# benzene is aromatic or not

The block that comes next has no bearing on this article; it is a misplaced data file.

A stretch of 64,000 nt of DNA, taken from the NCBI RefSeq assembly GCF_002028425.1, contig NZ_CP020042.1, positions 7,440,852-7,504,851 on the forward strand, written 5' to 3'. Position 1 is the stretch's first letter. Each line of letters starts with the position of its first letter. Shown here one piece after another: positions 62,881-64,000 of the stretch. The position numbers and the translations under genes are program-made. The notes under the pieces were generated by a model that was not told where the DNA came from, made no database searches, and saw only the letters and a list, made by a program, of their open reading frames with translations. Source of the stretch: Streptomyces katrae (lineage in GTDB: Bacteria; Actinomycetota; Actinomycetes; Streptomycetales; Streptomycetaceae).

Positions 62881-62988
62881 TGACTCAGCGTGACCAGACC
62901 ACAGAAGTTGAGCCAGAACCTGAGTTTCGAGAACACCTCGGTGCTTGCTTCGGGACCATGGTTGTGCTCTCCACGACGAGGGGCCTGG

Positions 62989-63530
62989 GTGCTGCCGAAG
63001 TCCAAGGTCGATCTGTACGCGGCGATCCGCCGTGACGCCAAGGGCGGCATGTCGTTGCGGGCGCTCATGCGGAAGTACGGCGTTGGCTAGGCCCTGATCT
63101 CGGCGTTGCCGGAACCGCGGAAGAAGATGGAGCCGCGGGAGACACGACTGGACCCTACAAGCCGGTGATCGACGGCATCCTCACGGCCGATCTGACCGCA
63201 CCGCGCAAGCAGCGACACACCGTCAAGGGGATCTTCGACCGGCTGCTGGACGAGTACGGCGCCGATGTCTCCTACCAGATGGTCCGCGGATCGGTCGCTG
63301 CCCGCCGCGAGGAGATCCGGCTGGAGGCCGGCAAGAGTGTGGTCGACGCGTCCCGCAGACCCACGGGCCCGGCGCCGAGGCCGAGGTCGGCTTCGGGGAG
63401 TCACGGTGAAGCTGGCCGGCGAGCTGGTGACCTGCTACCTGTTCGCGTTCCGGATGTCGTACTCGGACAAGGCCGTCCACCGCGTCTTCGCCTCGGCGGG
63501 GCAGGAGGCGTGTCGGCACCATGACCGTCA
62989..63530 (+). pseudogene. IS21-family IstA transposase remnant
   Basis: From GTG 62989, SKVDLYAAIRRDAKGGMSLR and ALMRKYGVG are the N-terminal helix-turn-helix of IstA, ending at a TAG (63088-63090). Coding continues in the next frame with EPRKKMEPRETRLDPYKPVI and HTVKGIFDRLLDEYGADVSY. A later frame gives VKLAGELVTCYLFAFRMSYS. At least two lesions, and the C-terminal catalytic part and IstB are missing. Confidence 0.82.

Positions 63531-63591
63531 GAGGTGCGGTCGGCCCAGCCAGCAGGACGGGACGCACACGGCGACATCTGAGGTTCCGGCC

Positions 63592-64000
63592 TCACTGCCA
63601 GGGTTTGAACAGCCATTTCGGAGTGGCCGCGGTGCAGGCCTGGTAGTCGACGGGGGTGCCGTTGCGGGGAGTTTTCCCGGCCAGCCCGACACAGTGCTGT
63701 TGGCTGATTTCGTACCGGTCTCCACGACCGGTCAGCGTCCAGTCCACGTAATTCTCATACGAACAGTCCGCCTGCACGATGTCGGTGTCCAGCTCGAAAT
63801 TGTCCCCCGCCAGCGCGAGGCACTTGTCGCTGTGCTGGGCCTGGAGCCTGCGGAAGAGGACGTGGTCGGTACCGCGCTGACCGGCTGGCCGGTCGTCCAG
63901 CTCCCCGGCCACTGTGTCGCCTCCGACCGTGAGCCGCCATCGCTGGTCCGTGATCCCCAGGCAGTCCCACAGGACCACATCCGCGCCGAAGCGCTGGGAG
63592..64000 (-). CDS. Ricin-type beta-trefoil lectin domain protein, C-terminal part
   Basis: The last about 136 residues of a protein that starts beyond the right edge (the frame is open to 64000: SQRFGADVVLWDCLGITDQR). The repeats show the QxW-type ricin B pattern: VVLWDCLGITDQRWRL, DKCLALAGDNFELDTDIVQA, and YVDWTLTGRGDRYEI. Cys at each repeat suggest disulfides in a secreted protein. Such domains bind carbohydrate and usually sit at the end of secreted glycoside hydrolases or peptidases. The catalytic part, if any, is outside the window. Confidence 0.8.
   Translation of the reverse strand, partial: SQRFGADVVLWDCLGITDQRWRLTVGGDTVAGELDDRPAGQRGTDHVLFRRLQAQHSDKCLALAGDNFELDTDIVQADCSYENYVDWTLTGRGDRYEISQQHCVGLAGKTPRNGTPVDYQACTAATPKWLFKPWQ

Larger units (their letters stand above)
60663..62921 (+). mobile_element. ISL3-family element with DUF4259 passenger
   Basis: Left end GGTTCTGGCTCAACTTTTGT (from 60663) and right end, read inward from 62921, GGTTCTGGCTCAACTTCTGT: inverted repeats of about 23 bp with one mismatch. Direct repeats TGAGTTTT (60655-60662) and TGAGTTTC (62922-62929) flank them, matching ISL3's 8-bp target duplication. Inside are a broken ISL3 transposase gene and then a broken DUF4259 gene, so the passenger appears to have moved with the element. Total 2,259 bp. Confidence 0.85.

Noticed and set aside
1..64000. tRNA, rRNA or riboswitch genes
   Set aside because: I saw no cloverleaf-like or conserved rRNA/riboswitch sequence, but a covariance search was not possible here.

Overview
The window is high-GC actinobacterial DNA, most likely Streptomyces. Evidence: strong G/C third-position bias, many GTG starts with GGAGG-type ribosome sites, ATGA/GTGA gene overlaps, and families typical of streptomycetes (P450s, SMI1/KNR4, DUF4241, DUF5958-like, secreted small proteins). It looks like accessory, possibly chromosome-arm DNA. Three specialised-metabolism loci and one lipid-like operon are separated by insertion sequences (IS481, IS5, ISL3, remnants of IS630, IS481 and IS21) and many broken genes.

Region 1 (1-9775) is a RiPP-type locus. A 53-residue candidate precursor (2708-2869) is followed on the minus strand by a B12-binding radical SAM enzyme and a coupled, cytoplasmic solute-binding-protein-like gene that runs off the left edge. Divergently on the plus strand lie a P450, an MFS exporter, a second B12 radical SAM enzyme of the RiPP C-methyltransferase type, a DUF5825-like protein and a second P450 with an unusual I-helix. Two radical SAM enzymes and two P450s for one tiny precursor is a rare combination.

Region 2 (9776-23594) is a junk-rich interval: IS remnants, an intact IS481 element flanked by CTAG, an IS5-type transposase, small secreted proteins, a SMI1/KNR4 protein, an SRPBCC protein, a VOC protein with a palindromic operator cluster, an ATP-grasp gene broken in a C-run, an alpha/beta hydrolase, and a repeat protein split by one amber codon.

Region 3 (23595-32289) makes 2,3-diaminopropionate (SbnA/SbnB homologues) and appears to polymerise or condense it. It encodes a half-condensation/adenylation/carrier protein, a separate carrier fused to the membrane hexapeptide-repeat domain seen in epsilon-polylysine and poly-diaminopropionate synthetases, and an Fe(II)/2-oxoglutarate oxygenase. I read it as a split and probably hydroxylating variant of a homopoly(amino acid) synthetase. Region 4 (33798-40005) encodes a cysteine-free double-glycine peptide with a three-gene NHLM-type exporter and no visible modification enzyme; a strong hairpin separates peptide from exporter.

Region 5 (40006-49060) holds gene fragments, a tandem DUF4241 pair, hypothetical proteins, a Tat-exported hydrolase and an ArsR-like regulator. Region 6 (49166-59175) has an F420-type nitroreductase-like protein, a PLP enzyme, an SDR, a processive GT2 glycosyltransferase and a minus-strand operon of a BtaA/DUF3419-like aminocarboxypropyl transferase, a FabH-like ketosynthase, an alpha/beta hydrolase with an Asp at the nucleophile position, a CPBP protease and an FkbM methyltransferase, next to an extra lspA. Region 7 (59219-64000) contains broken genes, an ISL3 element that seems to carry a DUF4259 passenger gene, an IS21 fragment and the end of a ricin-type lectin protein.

Huckel's Rule is a set of algorithms that combine the number of $$\pi$$ electrons ($$N$$) and the physical structure of the ring system to determine whether the molecule is aromatic, antiaromatic, or nonaromatic. Note that it now has six electrons in p orbitals perpendicular to the ring -- very similar to pyrrole, above. For more information contact us at info@libretexts.org or check out our status page at https://status.libretexts.org. Let's look at our previous example, benzene: Each double bond (π bond) always contributes 2 $$\pi$$ electrons. As we discuss these examples, some patterns will emerge. Have questions or comments? Its first 2 $$\pi$$ electrons fill the lowest energy orbital, and it has 4 $$\pi$$ electrons remaining. We know that all carbons in furan are sp2 hybridized. Furan has 6 $$\pi$$ electrons and fulfills the 4n+2 rule. They appear to have only two double bonds, thus only four p orbital electrons perpendicular to the ring. First, why is aromaticity an issue? Presence of (4n + 2) π e… In general, resonance structures delocalize electrons, and thus stabilize a structure. Some aromatic compounds with a heteroatom (an atom other than C or H) in the ring have a five-membered ring. Unfortunately, reasons for not discussing this too much in an introductory class will also emerge; understanding aromaticity even at an elementary level beyond "like benzene" requires understanding orbitals. Basic Structure of Benzene Because of the aromaticity of benzene, the resulting molecule is planar in shape with each C-C bond being 1.39 Å in length and each bond angle being 120°. This is entirely wrong. Thus they actually have six electrons that are in p orbitals perpendicular to the ring. Note that all annulenes have the general formula CxHx (where x must be an even number), and that the term does not in itself imply aromatic character. In a cyclic hydrocarbon compound with alternating single and double bonds, each carbon is attached to 1 hydrogen and 2 other carbons. Benzene, C 6 H 6, is the least complex aromatic hydrocarbon, and it was the first one named as such. As you may recall, benzene is the prototype aromatic system. The compound is cyclic, but it does not have a benzene ring Compounds that contain benzene rings in their structures are commonly reformed to … However, as you go on in organic chemistry you will find a variety of compounds called aromatic, even though they are not so obviously benzene derivatives. The special feature of benzene is that it is more stable than we might expect. Legal. A bond is known to be polar when the centers of positive and negative charges of the molecule do not coincide with each other. These 4 fill in the orbitals of the succeeding energy level. The following figure shows 3D representations of both "forms" of 18-annulene; they have been rotated so you view them "edge on". If the compound does not meet all the following criteria, it is likely not aromatic. Each carbon atom in the hexagonal cycle has four electrons to share. In fact, some programs will calculate a planar structure for it. Benzene, as a common aromatic compound, can be converted to an unstable antiaromatic 8π-electron intermediate through two-electron reduction. Cyclooctatetraene has eight, and is not aromatic; its dianion has ten, and is aromatic. Watch the recordings here on Youtube! The top structure is the planar form that one might naively expect; the other is the slightly distorted structure, which closely corresponds to what is actually observed. What is Polarity? That is considerably more than the simple sp2 bond angle of 120 deg. These molecules are called heterocyclic compounds because they contain 1 or more different atoms other than carbon in the ring. As we will see here, it is not easy to give a more complete definition that is satisfying in an introductory course. How Can You Tell Which Electrons are $$\pi$$ Electrons? Its first 2 $$\pi$$ electrons fill the lowest energy orbital, and it has 4 $$\pi$$ electrons The compound has a benzene ring; It is aromatic. It is common to start by saying that aromatic compounds are compounds related to benzene. Watch the recordings here on Youtube! Yes, it is. These include pyrrole, C4H5N, and furan, C4H4O: What do these compounds share with benzene and pyridine that makes them aromatic? Then, set this number equal to $$4n+2$$ and solve for $$n$$. A molecule is aromatic if it is cyclic, planar, completely conjugated compound with 4n + 2 π electrons. Therefore, each carbon is $$sp^2$$ hybridized and has a p orbital. [ "article:topic", "bruner", "showtoc:no" ], An interesting example is 1,3,5,7-cyclooctatetraene (often simply called cyclooctatetraene), C, cyclooctatetraene dianion, shown with the circle that denotes an aromatic ring, The cyclopropenyl (or "cyclopropenium") cation, C. Now, the non-aromatic character of cyclooctatetraene alone is not too hard to explain. Unless otherwise noted, LibreTexts content is licensed by CC BY-NC-SA 3.0. The p orbitals on neighboring C atoms overlap sideways, a type of bonding known as π (pi) bonding. ), Virtual Textbook of Organic Chemistry. As we will see here, it is not easy to give a more complete definition that is satisfying in an introductory course. Perhaps the toughest part of Hückel's Rule is figuring out which electrons in the compound are actually $$\pi$$ electrons. It is common to start by saying that aromatic compounds are compounds related to benzene. Benzene is an aromatic compound, as the C-C bonds formed in the ring are not exactly single or double, rather they are of intermediate length. According to Huckel rule, for a ring to be aromatic it should have the following property: 1. Another simple rule to determine if an atom is sp2 hybridized is if an atom has 1 or more lone pairs and is attached to an sp2 hybridized atom, then that atom is sp2 hybridized also. Turns out that it is fairly easy for cyclooctatetraene to gain 2 electrons, forming the dianion, C8H82-. The molecule is planar (all atoms in the molecule lie in the same plane), The molecule has 4n+2 $$π$$ electrons (n=0 or any positive integer). Why? Notice how oxygen has 2 lone pairs of electrons. The resonance stabilization in benzene is considerably more than we might expect for simply having some double bonds near each other. So we might suggest that the bond angle strain of the planar form more than compensates for any gain due to aromaticity. (sometimes referred to as a "closed loop of six electrons", which he also calls the "aromatic sextet"). One of the benzene structures has a ring in the center of the hexagon, the ring depicts an aromatic compound. This video provides a very nice tutorial on how to determine an atom's hybridization.